That’s a pretty serious statement, especially in Western society that is considered clean and hygienic. Now consider the following headline that recently appeared in the mainstream media.
What this article highlights is a status quo in the hospitality industry that is not too different than the homes of the great majority of Americans. We have all known for years that hotels and motels, restaurants and bars are quite unsanitary and unhygienic. The truth be told, these establishments are shockingly filthy and unsafe from a strictly hygiene standpoint.
Referring to the article above, it is clear that it is impossible for these food and accommodation businesses to maintain a truly clean and hygienic environment. Absolutely impossible in this day and age! Therefore, one ought to approach them with this accurate understanding.
Where are we going with this?
If you are ill with acute or chronic symptoms, or are have any one of the New Millennium Maladies, then extra special precautions ought to be taken when visiting a restaurant or staying at a hotel. Particularly when staying at a hotel for an extended period, would one want to take precautionary measures before setting up your ‘temporary home’ at the hotel and/or motel.
For starters, you really do not know the cleaning practices of the maids in any given hotel. However, you can probably imagine that their daily routine has many holes in it from a strictly hygiene perspective. Therefore, you can assume that a quick disinfecting of the most sensitive areas of the room ought be performed.
We bring our own small supply of cleaning supplies when we travel. At a minimum, distilled white vinegar and ethanol (or grain alcohol) should be brought on every trip away from home.
Consider for a moment the true condition of just the handles in a typical hotel room. The faucet handles in the bathroom, the toilet handle, the bathroom door handles. These may be rarely cleaned and are primary vectors for disease transmission and fecal contamination.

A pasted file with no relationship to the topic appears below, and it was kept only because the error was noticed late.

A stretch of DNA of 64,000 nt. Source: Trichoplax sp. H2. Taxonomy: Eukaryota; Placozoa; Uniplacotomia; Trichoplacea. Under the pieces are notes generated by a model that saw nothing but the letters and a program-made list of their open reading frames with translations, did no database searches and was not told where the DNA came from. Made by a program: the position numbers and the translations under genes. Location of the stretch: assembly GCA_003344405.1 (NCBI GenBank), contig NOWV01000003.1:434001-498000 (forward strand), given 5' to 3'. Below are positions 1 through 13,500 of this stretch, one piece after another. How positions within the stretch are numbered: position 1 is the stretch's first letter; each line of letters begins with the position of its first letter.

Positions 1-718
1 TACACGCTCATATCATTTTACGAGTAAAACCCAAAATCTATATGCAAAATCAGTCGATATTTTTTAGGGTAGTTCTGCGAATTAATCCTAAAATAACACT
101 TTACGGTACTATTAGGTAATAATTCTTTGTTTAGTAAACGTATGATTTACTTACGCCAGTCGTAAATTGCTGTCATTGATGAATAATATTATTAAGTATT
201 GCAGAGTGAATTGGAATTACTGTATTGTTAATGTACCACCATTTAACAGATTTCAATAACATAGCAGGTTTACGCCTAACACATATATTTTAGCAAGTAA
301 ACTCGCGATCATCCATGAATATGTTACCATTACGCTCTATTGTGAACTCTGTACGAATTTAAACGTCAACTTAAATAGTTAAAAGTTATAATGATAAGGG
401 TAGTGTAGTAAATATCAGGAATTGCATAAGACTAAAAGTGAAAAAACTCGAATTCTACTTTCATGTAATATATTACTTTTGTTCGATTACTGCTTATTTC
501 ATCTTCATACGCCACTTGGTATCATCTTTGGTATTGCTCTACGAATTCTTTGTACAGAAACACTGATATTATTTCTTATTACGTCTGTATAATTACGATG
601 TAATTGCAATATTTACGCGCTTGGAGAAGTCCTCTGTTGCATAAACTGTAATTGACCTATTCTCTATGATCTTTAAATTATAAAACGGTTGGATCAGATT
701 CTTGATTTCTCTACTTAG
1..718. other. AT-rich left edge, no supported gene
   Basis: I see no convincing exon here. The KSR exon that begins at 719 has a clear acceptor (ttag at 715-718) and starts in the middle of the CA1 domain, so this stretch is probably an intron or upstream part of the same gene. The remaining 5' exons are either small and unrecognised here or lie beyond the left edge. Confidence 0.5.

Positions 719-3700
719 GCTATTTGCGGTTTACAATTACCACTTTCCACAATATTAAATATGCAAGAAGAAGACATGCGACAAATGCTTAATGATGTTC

Even though they look hygienic, much lurks on the superficially clean surfaces in every hotel bathroom.
Throughout the entire hotel industry, business moves very, very fast, 365 days a year with little quality time to give the rooms and other guest areas a truly serious and PROPER cleaning. Same goes for the restaurant industry. Who hasn’t witnessed the condition of a fast food bathroom? We, here at The Health Coach, have frequently seen workers use the bathroom without practicing proper hygiene methods. They’re usually running to get back to the job.
The aforementioned article focused on the location of fecal matter on surfaces where it ought not to be. As follows:
“Researchers from the University of Houston swabbed 19 hotel room hideouts, from door handles to headboards, and found the fecal bacterium E. coli hiding on 81 percent of the surfaces, including the remote control, the telephone and the bedside lamp.”
Now consider what happens while you’re eating in your room while manipulating the remote control or telephone as you eat. Clearly, there are very good reasons to run some alcohol over any surface which your hand goes to over the course of your stay, yes?
“The maid cart may be a villain”
Now consider that hotels and restaurants re-use their cleaning tools and implements over and over again without changing. First to save money; second to save time. Here again the referenced article points out the following reality in most hospitality establishments around the entire world.